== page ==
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Tuesday, October 31st, 2017

Trip to D.C. brings back memories for local vet

By Tom Stankard

U.S. Air Force veteran Milt Davidson, right, Celina, poses for a picture in fron. . .

CELINA - Local veteran Milt Davidson during his whirlwind Honor Flight trip to Washington, D.C., last week remembered his military career that spanned two wars.
Davidson, 86, Celina, first joined the Army Reserves in 1947 and served five years before joining the Air Force in 1952.
Serving during the Korean War, Davidson, who grew up in Oklahoma, was stationed in Japan, where he helped assemble planes. He was stationed at Luke Air Force Base in Arizona after the war, and in 1963 was sent to France and then to Germany. At Luke, he met his future wife, Norma, a Celina native. The couple later settled in Las Vegas, where they lived for one year before he was deployed to Thailand for the Vietnam War.
He recalled Vietnam being a scary experience. While stationed in Thailand, he made several trips to the war-torn country to help gather battle-damaged equipment in need of repair.
"When we were in Thailand, you were pretty safe. In Vietnam, you didn't know what to expect. I was scared the whole time in Vietnam," he said.
He recalled his most intense moment in Thailand occurred when a plane blew up.
"The machine gun on it with multiple rounds in it went off. Bam, bam, bam," he said. "I went for cover under a table in a trailer. When I finally came out from underneath the table, I realized the dog-gone trailer was loaded with ammunition."
He served in the war until 1968 and then was transferred to the Davis-Monthan Air Force Base in Tucson, Arizona. Then in 1970, he moved to the Elmendorf Air Force Base in Anchorage, Alaska, where he remained until he retired in 1975 as a tech sergeant.
Davidson was invited to participate in the recent Honor Flight as a salute to his service.
His memorable trip began on Wednesday with a flight from the Indiana National Guard base in Fort Wayne to Washington.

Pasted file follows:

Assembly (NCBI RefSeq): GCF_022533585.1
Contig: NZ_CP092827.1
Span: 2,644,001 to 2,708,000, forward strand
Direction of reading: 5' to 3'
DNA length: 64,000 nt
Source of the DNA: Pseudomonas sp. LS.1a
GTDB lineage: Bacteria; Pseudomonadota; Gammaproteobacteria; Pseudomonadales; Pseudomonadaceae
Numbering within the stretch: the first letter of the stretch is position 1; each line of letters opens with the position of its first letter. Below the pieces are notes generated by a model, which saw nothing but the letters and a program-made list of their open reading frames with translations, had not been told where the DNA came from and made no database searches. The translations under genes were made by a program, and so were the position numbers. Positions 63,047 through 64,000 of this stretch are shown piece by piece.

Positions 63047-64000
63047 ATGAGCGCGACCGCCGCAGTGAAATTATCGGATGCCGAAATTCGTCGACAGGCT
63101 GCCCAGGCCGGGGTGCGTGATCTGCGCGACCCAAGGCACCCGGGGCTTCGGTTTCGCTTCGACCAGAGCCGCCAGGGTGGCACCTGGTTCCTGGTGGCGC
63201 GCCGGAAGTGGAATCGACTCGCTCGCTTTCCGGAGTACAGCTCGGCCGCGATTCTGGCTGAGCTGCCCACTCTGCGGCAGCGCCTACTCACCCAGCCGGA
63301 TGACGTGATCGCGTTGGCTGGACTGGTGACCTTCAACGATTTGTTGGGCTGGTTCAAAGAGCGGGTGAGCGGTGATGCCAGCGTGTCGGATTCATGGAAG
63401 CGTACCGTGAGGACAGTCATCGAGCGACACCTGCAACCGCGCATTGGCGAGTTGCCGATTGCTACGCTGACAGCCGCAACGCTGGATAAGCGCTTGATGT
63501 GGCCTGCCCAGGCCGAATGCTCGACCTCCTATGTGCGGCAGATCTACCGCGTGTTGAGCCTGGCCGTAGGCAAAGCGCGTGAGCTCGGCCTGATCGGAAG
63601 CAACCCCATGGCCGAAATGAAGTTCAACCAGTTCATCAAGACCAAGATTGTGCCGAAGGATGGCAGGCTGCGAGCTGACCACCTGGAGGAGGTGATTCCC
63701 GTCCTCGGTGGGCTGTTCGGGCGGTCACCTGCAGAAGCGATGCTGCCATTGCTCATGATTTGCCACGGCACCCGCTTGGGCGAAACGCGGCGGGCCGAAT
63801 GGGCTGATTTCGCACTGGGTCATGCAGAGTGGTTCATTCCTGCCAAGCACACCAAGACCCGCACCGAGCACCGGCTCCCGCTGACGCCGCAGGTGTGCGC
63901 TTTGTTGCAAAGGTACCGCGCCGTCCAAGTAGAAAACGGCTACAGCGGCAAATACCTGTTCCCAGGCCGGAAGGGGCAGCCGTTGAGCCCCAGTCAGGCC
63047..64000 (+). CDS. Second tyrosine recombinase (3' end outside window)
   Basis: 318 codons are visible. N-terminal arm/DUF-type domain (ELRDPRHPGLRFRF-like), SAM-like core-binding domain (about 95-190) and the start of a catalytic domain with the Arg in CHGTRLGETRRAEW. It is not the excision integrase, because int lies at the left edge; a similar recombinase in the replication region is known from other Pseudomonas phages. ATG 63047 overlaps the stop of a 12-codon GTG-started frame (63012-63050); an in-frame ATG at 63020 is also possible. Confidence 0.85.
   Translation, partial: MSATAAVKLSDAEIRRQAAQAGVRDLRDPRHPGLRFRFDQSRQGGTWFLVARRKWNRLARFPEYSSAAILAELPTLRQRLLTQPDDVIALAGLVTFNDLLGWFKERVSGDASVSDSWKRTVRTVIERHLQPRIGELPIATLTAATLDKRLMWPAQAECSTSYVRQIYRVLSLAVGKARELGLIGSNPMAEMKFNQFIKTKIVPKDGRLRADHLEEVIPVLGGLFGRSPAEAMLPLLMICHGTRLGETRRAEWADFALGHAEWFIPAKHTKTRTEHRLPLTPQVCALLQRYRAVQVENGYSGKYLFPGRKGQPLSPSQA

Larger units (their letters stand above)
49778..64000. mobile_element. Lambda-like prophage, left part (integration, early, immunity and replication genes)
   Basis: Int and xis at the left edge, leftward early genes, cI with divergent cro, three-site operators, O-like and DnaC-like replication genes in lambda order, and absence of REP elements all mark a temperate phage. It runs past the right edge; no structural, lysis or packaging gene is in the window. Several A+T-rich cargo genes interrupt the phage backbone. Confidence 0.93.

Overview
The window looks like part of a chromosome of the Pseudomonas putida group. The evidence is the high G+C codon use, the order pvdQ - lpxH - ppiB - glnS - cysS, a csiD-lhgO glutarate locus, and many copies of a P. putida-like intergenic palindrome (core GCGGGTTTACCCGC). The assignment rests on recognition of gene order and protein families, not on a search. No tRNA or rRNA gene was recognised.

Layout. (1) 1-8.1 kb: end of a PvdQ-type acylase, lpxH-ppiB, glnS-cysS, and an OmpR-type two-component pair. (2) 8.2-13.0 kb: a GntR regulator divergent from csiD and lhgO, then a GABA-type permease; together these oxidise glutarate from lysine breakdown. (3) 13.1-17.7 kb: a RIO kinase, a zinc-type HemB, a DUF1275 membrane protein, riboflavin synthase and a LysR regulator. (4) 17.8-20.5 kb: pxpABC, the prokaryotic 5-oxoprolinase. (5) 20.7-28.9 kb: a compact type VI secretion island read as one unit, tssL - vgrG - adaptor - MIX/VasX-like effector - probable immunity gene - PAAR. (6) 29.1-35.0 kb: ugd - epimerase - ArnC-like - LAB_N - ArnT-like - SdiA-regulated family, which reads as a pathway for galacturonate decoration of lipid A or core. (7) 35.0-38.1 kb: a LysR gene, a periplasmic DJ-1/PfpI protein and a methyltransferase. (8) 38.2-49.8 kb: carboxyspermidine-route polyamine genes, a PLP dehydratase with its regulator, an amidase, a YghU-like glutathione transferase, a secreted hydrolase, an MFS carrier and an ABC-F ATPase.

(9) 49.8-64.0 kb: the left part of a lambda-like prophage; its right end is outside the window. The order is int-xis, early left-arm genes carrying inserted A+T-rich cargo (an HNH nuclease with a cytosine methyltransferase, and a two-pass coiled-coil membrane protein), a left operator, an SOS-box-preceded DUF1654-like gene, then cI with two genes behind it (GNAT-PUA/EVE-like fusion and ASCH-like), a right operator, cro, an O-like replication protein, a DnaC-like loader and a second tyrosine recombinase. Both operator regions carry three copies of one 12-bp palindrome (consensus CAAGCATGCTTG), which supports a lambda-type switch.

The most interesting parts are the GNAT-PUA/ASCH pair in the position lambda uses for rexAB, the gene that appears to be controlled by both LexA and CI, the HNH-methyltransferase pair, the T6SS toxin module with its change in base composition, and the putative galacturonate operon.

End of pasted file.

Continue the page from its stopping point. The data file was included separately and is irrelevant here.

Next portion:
On the plane, Davidson opened a large envelope of letters and cards from local officials and citizens, including State Rep. Keith Faber, Mercer County Sheriff Jeff Grey and clerk of courts Calvin Freeman.
Scores of people welcomed the more than 80 veterans on the trip. This experience was different from when he returned from Vietnam, Davidson recalled.
"When I came home from Vietnam, they wouldn't even talk to you," he said. "I guess people hated us."
At the nation's capital, Davidson and his guardian and grandson-in-law Tony Bidlack, Celina, rode on a tour bus led by a police escort to visit the multiple war memorials and government buildings.   
"It was a long day that was beyond belief, but I never closed my eyes," Davidson said. "I'm still in a spin."
Visiting the Vietnam War Memorial and watching the changing of the guard at the Tomb of the Unknown Soldier in Arlington, Virginia, were two of his most memorable moments, he said.
  While at the tomb, Davidson and Bidlack came across a group of Coldwater eighth-graders. The children shook the veteran's hand and thanked him for serving their country, Bidlack said.
"It was impressive seeing how respectful the kids were," Bidlack said. "They're doing something right in Coldwater."  
Davidson said he didn't want to leave the capital, but when they arrived back in Indiana, he noticed thousands of people waiting to welcome the veterans home.
"It was beyond anything I expected, he said.
Davidson said he would definitely take the trip again and recommended all veterans take the opportunity.
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